Finance Your Super ASFA wants to ‘lower superannuation performance bar’, say critics
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ASFA wants to ‘lower superannuation performance bar’, say critics

An alternative proposal to the government's superannuation reforms has drawn strong criticism. Photo: The New Daily
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Reforms announced in the federal budget to protect members from poorly performing super funds have been criticised for painting a distorting picture of financial returns for members.

The Association of Superannuation Funds of Australia (ASFA) last week put forward a policy proposal to fix the issue.

But consumer groups and industry insiders say it falls well short of the mark.

Grattan Institute household finances director Brendan Coates said “ASFA’s plan is essentially a call to create a low bar in measuring underperformance”.

And Super Consumers Australia director Xavier O’Halloran said the association had “created a test most of the funds the Productivity Commission labelled as chronic under-performers would pass with flying colours”.

“ASFA’s self-interest is disappointing given the Productivity Commission also estimated that a person left in one of these chronic under-performers could be $500,000 worse off in retirement,” Mr O’Halloran said.

In this year’s budget, the government announced plans to tackle underperformance by rating funds against a benchmark every year.

The plan would see members contacted if their super fund performed worse than the benchmark (underperformed) and funds banned from taking new members if they underperformed for two years in a row.

The superannuation industry broadly welcomed the government’s focus on weeding out underperformance, but said the annual reviews could paint a misleading picture as they excluded tens of thousands of ‘choice funds’ and did not take into account administration fees.

Meanwhile, ASFA, an umbrella group covering both not-for-profit and retail funds, has said the government’s plan is too stringent and complicated, as it would involve measuring funds against changing benchmarks every year.

Instead, it has called for a one-off assessment of all funds against a benchmark of 1.3 per cent (130 basis points) in fees, or one standard deviation from the average.

Any default MySuper funds exceeding that measure would then be subjected to a more detailed performance review, during which their net investment returns would be assessed and benchmarked.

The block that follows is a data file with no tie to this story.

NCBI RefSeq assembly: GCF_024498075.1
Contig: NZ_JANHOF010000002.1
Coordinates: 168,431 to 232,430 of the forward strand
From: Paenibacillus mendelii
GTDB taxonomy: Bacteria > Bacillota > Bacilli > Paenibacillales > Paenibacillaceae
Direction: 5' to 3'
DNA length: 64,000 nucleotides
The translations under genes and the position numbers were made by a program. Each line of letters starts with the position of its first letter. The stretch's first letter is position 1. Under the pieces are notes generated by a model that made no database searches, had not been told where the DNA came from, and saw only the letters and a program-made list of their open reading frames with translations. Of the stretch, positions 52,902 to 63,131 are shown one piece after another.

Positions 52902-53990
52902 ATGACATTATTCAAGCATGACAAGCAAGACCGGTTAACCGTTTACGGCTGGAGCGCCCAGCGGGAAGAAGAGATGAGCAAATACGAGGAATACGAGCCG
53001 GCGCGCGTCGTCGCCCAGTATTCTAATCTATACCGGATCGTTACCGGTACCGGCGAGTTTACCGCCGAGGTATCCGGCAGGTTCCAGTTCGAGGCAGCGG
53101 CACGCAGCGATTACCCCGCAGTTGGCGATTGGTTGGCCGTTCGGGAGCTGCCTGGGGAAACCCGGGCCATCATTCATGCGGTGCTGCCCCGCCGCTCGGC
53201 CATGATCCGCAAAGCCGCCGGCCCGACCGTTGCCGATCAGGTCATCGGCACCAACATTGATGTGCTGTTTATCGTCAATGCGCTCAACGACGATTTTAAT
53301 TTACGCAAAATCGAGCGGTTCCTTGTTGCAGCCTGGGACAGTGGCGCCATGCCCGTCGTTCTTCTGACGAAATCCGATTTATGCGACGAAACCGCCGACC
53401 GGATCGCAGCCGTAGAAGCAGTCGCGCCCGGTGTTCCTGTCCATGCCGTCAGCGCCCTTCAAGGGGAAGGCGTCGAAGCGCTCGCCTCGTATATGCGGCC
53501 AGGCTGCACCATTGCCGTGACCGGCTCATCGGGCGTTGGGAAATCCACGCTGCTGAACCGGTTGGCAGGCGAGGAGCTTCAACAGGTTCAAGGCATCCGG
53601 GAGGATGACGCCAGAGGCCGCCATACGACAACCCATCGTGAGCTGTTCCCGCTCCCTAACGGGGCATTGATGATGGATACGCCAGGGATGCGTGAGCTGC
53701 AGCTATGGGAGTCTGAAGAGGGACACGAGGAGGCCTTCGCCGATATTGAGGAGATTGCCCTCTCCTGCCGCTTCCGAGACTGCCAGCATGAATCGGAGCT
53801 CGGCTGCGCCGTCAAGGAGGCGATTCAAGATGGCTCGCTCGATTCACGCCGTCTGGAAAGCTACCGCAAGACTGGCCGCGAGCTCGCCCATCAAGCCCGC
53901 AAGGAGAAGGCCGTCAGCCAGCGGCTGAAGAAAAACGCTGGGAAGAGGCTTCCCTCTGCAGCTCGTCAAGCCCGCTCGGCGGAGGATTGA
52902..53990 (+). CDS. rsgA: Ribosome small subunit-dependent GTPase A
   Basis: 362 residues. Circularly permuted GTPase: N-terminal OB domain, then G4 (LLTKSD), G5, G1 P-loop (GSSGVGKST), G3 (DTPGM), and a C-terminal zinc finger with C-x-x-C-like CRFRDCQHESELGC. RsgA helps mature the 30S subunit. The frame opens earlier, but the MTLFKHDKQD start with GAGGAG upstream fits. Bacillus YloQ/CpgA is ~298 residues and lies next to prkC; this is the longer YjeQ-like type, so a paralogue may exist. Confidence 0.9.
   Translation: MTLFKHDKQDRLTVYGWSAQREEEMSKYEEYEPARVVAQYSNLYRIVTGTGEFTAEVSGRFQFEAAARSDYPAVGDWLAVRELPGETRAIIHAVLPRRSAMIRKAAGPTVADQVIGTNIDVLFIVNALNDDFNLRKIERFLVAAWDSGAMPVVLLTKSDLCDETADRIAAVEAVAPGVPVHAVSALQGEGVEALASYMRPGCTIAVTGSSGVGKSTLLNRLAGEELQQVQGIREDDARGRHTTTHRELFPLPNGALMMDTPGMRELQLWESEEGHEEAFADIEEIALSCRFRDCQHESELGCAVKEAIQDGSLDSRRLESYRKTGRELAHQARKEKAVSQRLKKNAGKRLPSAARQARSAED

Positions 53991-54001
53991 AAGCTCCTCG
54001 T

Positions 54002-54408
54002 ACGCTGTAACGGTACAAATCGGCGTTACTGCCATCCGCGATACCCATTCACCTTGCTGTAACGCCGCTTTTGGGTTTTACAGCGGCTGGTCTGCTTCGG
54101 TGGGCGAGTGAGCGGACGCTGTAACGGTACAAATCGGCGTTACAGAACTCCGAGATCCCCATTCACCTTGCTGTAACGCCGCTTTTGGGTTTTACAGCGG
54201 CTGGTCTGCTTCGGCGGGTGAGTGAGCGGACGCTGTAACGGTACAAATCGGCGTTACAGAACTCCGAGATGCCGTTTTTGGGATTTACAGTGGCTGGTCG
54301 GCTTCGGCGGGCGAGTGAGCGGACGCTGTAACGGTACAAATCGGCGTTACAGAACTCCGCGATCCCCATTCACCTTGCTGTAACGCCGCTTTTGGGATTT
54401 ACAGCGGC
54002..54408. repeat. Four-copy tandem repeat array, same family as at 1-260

If their risk-adjusted returns fell into the bottom quartile of their peers, they would be judged ‘prima facie’ underperforming.

These funds would then be given the right to argue their case before the financial regulator APRA.

But if their appeal is unsuccessful, they would lose their default MySuper fund status.

“ASFA’s proposed ‘Lifting the Bar’ assessment would achieve the same objective [as the government’s reforms] – to target high fees and costs and chronic investment underperformance – without creating the distortion of the need to track to the APRA benchmark,” ASFA CEO Dr Martin Fahy said.

However, Grattan’s Mr Coates told The New Daily the first stage of the test would be so easy to pass, the review would fail to eliminate under-performers.

“The 130 basis point measure they are suggesting is way too high,” he said.

It would mean that a fund choosing just to follow an index could charge fees of 130 basis points when the real cost for the fund should be five or 10 basis points.

“It could charge the same in fees as an active infrastructure investment fund, which is far more expensive to run than an index fund.”

The low bar would create incentives to increase fees unnecessarily, he said, and may prove unworkable because of its complexity.

“It is expected to set fund return and risk mixes and that could end up in the courts,” Mr Coates said.

“The courts are unlikely to choose to put businesses out of business and it could be seen as ‘rough justice’.

“The government’s plan could be seen as rough justice also, but at least it is a very clear test with little scope for underlying hard issues.”

Mr O’Halloran agreed, describing ASFA’s test as too ambiguous.

“If we are going to deal with the long tail of chronic underperformers, we need a clear objective test,” he said.

“ASFA’s test is far too subjective and would likely lead to people’s money being spent on endless appeals as dud funds attempt to cling to survival.”

Senator Jane Hume says Labor’s criticisms of the reforms shows they are putting “vested interests” before members. Photo: TND

Need bottom-line focus

Industry Super Australia CEO Bernie Dean also saw ASFA’s proposals as too complex and not focused enough on the bottom line, as its initial focus is only on fees.

“The only measure that matters for workers’ retirement savings is the net returns to members accounts – that’s investment returns minus all fees and charges,” Mr Dean said.

Our focus is on ensuring that any performance benchmark is based on what members get into their accounts – minus all fees and charges.”

Combined Pensioners and Superannuants Association policy co-ordinator Paul Versteege said the government’s plan and ASFA’s policy proposal were both wide of the mark, as the former missed out administration fees (which make up about 30 per cent of overall fund expenses) and the latter only focused on costs.

“What’s important is measurement. The best benchmark should look at returns [after] fees and charges,” Mr Versteege said.

Leaving out administration costs as the government proposes “will interfere with return measures as consumers need to know the whole picture”.

And unlike the government’s plan, which will cover simpler choice funds in two years’ time, ASFA’s measures would apply only to default MySuper funds.

The New Daily is owned by Industry Super Holdings